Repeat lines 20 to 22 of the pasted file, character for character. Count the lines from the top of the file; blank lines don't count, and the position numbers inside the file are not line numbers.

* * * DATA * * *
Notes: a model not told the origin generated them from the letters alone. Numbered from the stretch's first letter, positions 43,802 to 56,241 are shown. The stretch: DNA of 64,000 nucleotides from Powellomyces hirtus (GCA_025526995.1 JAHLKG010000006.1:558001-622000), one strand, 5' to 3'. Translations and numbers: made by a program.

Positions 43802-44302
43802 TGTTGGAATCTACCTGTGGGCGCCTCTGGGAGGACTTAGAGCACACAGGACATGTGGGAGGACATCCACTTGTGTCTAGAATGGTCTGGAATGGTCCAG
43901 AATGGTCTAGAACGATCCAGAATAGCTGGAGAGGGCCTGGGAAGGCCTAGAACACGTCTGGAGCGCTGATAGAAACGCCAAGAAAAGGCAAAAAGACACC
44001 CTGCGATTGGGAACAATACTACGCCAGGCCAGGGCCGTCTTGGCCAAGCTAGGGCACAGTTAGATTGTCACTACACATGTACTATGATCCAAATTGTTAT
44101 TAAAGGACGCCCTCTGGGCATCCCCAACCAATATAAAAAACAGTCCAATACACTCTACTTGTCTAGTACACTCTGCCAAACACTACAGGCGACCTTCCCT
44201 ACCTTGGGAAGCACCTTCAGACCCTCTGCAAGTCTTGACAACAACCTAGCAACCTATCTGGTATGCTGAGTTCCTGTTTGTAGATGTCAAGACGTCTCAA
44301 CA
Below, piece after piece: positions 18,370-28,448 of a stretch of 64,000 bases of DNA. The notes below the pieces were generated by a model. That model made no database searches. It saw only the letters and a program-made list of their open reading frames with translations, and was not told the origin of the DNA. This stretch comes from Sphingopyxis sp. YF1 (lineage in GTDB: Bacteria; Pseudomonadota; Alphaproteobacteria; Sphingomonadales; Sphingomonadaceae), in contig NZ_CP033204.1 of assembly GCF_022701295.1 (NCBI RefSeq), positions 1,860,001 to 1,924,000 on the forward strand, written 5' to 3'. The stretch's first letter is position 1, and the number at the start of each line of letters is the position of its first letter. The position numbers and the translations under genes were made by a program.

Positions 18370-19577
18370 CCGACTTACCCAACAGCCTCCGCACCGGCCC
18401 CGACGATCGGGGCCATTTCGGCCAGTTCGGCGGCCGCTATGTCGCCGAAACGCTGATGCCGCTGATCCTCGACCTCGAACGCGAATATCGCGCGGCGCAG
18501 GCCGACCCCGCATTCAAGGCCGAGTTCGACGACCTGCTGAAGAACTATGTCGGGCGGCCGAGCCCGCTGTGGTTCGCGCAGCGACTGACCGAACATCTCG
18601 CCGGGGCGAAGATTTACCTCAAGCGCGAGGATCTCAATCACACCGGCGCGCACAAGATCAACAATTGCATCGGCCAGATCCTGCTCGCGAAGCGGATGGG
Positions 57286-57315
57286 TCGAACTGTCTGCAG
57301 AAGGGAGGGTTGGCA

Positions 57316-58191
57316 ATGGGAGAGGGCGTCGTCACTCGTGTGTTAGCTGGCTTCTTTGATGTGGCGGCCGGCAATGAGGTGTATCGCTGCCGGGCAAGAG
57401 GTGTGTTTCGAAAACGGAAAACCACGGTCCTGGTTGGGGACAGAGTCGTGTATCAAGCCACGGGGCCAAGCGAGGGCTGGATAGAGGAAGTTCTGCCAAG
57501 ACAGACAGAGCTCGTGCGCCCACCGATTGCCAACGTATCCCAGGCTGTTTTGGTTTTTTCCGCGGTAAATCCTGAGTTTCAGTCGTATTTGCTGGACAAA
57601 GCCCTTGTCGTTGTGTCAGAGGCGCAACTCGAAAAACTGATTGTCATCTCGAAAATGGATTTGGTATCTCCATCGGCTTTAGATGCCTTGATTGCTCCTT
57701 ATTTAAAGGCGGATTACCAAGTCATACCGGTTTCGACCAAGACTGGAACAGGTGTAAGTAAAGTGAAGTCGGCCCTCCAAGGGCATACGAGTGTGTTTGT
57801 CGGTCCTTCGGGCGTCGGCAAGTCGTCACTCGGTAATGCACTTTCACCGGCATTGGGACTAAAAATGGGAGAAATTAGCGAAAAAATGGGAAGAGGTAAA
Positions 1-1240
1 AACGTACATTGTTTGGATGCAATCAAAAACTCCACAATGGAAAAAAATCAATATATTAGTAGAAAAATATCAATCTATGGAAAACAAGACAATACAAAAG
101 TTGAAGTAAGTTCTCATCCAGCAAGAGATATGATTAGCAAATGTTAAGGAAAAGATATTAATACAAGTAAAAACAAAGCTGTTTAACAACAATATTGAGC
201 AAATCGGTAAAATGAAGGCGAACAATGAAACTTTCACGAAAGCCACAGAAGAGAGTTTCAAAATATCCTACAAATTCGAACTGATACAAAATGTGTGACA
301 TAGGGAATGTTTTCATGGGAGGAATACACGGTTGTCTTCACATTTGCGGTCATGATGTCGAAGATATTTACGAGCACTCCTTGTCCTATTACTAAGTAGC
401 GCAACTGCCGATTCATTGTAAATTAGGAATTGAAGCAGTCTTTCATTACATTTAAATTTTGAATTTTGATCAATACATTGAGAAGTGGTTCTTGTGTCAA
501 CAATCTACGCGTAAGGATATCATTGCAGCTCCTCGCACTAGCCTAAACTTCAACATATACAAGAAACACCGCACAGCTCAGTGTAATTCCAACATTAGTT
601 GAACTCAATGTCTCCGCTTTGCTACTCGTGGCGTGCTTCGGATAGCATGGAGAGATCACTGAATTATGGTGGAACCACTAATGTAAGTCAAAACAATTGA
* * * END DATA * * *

57401 GTGTGTTTCGAAAACGGAAAACCACGGTCCTGGTTGGGGACAGAGTCGTGTATCAAGCCACGGGGCCAAGCGAGGGCTGGATAGAGGAAGTTCTGCCAAG
57501 ACAGACAGAGCTCGTGCGCCCACCGATTGCCAACGTATCCCAGGCTGTTTTGGTTTTTTCCGCGGTAAATCCTGAGTTTCAGTCGTATTTGCTGGACAAA
57601 GCCCTTGTCGTTGTGTCAGAGGCGCAACTCGAAAAACTGATTGTCATCTCGAAAATGGATTTGGTATCTCCATCGGCTTTAGATGCCTTGATTGCTCCTT